Big banks routinely ignored RBA cash rate to protect profits in 2016

If you ever doubted the effectiveness of the RBA’s official cash rate, the findings on this page should come as no surprise. Here at Mozo, we’ve kept a close eye on the interest rate movements of the big banks over the last 12 months, to see how much they are distancing themselves from the Reserve Bank’s interest rate standards.

And the results of our analysis revealed the gap between the official cash rate and the rates offered by the major banks grew in all banking categories, except one.

Here’s a runthrough of the margin increases applied by the big banks over 2016:

Home loans

Remember when the RBA sliced 25 basis points off the cash rate last August? Back then, we revealed just how much the big four banks were pocketing daily for failing to pass on the full rate cut suggested by the Reserve Bank.

Despite a stable cash rate ever since, home loan interest rates have continued to rise. By the time Aussies waved goodbye to 2016, major bank margins on $300k mortgages had grown 10bp higher than the official RBA cash rate cuts.

According to Mozo’s Product Data Manager, Peter Marshall, homeowners should prepare for a more expensive mortgage climate.

“The outlook for 2017 is pretty bleak when it comes to home loans, as we expect the big banks will take every opportunity they can get to increase their margins further over the cash rate so long as they are reporting that their profits are being squeezed,” he said.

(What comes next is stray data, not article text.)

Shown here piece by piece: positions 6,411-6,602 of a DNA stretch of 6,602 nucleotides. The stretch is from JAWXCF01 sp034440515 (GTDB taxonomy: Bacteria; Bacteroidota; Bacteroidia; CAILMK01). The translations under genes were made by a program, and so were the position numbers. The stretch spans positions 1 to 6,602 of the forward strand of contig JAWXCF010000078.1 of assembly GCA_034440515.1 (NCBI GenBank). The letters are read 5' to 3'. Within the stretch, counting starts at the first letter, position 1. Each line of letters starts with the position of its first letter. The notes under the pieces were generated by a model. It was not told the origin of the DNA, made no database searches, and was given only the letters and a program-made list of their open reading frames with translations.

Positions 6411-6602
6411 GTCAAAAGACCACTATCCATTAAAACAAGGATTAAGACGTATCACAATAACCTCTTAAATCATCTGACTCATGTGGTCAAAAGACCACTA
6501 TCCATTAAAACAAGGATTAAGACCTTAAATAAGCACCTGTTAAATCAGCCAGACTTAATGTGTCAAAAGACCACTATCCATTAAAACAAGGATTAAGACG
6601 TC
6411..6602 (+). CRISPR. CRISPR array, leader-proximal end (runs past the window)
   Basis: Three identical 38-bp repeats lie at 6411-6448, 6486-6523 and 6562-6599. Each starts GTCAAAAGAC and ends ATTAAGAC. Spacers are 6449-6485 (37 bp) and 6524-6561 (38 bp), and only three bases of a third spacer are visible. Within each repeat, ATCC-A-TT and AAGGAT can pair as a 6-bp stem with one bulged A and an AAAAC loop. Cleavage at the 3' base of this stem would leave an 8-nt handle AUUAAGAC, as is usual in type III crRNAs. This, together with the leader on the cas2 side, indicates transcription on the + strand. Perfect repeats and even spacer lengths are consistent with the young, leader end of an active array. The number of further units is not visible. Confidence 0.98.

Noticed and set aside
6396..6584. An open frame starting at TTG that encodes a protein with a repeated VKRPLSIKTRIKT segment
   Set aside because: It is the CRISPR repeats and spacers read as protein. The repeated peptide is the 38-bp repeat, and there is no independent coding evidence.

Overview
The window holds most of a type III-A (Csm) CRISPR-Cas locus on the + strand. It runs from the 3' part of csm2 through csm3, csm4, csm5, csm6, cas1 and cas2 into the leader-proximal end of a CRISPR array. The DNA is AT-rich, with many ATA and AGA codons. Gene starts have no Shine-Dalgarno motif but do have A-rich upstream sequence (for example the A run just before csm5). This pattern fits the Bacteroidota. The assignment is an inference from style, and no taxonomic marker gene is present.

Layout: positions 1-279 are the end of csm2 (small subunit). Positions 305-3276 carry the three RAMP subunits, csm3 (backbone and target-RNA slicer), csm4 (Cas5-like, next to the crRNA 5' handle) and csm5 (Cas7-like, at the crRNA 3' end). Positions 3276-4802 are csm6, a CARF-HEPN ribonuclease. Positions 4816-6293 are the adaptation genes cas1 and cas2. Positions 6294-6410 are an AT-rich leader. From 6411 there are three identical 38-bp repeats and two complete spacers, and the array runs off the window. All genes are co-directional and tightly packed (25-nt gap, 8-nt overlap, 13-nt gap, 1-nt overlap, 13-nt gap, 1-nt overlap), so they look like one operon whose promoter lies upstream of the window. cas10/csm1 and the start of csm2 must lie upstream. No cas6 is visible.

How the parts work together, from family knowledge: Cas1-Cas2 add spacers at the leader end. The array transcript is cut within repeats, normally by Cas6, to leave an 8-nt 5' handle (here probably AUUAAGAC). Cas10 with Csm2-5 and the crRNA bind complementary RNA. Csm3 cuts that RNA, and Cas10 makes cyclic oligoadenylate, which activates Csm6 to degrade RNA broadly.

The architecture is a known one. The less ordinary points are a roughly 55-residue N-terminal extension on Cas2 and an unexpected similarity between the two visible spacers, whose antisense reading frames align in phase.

Credit cards and personal loans

Aussie consumers with big four bank plastic in their wallets took the biggest margin increase hit, with the average credit card interest rate now a considerable 17.38% higher than the official cash rate. When it came to unsecured personal loans, Mozo’s data crunching found that big bank margins grew by 64 basis points.

Savings accounts and term deposits

Major banks trimmed savings account interest rates 10bp more than they needed to in 2016, according to Mozo data. On the plus side, term deposit rates increased to seduce savers looking for a cash lock option.

“Term deposits provided the only glimmer of hope for consumers last year with the big four banks enticing customers to lock away their cash with higher interest rates, while at-call savings rates were slashed by more than the cash rate cuts,” Marshall explained.

“While we expect banks to keep trying to make term deposits attractive, we may have seen the peak with TD rates starting to drop.”

This stance follows on from the first week of January, where we saw ING and four other providers cutting term deposit rates by up to 0.85%, all despite a stable cash rate at 1.5%.

The next RBA board meeting is scheduled for February 7. Stay tuned on their cash rate decision via our dedicated page.